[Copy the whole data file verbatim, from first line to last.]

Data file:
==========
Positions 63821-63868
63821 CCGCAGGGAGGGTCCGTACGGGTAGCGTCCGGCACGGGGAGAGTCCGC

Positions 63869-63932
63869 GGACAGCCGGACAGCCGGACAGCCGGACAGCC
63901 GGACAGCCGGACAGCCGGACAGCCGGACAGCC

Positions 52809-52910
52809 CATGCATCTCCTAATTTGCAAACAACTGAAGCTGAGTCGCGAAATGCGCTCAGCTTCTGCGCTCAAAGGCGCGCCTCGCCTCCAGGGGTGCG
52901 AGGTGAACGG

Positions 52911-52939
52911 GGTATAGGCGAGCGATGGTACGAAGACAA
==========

Positions 63821-63868
63821 CCGCAGGGAGGGTCCGTACGGGTAGCGTCCGGCACGGGGAGAGTCCGC

Positions 63869-63932
63869 GGACAGCCGGACAGCCGGACAGCCGGACAGCC
63901 GGACAGCCGGACAGCCGGACAGCCGGACAGCC

Positions 52809-52910
52809 CATGCATCTCCTAATTTGCAAACAACTGAAGCTGAGTCGCGAAATGCGCTCAGCTTCTGCGCTCAAAGGCGCGCCTCGCCTCCAGGGGTGCG
52901 AGGTGAACGG

Positions 52911-52939
52911 GGTATAGGCGAGCGATGGTACGAAGACAA